Demand Media’s Money Shot

There’s a defining line between those who read this and are awed and those who puke a little in their mouth:

The assignments are generated via proprietary black-box technology, which sifts through data on what people are typing into search engines, compares the search queries with keyword advertising rates, and then analyzes how many websites are already serving that particular market. If after mining the data the algorithm determines that a certain headline for a specific topic, no matter how obscure, will be profitable, it pushes the idea into the pipeline.

via Demand Media’s Planet of the Algorithms – BusinessWeek.

An advantage that Demand Media has created is that they’ve convinced investors on their story of how they fit into the new online paradigm (“we are the future of media”).  So their financials don’t matter so much right now.  As long as old companies like NYT continue to flail, the better the story gets.

 

2 thoughts on “Demand Media’s Money Shot

  1. Pingback: Tweets that mention Demand Media’s Money Shot « ECPM BLOG -- Topsy.com

  2. Would love to have my hands on an algorithm that can predict certain revenues even while Google’s underlying relevancy algorithms shift consistently. And how well do those crystal ball algorithms work in 2 or 3 years if Google starts to mix a lot of ebook content into the search results? Oooops. ;)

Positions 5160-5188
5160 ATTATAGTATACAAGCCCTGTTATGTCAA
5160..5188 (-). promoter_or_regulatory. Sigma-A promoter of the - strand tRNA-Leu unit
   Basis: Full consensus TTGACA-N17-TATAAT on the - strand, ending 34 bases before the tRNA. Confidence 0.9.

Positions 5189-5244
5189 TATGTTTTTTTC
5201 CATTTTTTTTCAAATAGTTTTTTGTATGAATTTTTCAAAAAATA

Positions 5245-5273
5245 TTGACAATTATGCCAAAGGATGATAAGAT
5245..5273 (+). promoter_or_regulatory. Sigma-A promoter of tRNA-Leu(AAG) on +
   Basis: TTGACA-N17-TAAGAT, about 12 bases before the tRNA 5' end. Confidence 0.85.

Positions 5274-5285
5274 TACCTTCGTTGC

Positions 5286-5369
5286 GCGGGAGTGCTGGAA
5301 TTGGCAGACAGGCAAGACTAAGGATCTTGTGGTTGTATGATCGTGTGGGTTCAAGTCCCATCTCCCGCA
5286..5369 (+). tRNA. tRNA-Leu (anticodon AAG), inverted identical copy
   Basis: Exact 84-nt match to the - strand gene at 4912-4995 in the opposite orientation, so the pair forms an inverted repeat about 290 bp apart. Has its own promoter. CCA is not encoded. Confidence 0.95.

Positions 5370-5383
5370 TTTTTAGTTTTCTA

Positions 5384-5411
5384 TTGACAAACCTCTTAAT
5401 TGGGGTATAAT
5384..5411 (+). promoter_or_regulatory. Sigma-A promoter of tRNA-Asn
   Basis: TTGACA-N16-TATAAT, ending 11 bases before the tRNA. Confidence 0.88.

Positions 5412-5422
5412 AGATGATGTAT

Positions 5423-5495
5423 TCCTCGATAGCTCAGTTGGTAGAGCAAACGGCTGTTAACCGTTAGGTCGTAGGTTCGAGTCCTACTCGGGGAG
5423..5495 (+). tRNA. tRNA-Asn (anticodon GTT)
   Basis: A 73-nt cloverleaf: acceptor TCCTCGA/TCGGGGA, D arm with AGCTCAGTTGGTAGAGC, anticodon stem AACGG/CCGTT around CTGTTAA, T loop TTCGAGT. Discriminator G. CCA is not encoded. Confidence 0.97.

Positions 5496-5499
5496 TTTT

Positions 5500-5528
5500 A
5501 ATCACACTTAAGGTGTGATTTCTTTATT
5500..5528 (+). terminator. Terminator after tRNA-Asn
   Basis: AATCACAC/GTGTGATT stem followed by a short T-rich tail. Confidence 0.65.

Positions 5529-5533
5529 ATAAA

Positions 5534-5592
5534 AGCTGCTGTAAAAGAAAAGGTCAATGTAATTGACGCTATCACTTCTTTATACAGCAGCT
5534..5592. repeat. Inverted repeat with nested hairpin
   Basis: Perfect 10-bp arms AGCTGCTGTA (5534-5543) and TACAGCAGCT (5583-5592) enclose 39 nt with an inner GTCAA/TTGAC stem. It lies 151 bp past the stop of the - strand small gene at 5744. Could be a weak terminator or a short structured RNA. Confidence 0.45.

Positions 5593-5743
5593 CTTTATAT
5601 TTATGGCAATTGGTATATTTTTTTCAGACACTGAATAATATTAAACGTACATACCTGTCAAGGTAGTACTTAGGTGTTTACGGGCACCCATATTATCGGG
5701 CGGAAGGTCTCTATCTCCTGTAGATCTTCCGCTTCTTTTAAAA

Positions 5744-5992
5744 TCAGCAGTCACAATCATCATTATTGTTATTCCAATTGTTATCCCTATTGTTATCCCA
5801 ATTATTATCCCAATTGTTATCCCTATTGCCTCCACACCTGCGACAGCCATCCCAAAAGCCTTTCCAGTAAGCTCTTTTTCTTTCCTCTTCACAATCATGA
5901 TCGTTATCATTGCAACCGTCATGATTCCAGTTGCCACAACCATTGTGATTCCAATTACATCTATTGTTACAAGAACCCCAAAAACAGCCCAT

Reading that line I am reminded that their CEO consistently sells at the tops. He is a killer salesman. But it is better to invest early with him than late with him.

    Of course there is not only Google, but also other market participants crowding out some of the same spaces Demand is in. Some are doing so at far higher margins than Demand has…look at sites like WiseGeek that are self funded & super profitable.

    And then Demand competes with itself across its suite of sites & content they syndicate to other sites too. I don’t see a margin expansion story or an economy of scale story because most everything they do can be done elsewhere cheaper, and the data angle doesn’t even sound very interesting when you consider that Yahoo! owns a content mill and over 10% of the search market.

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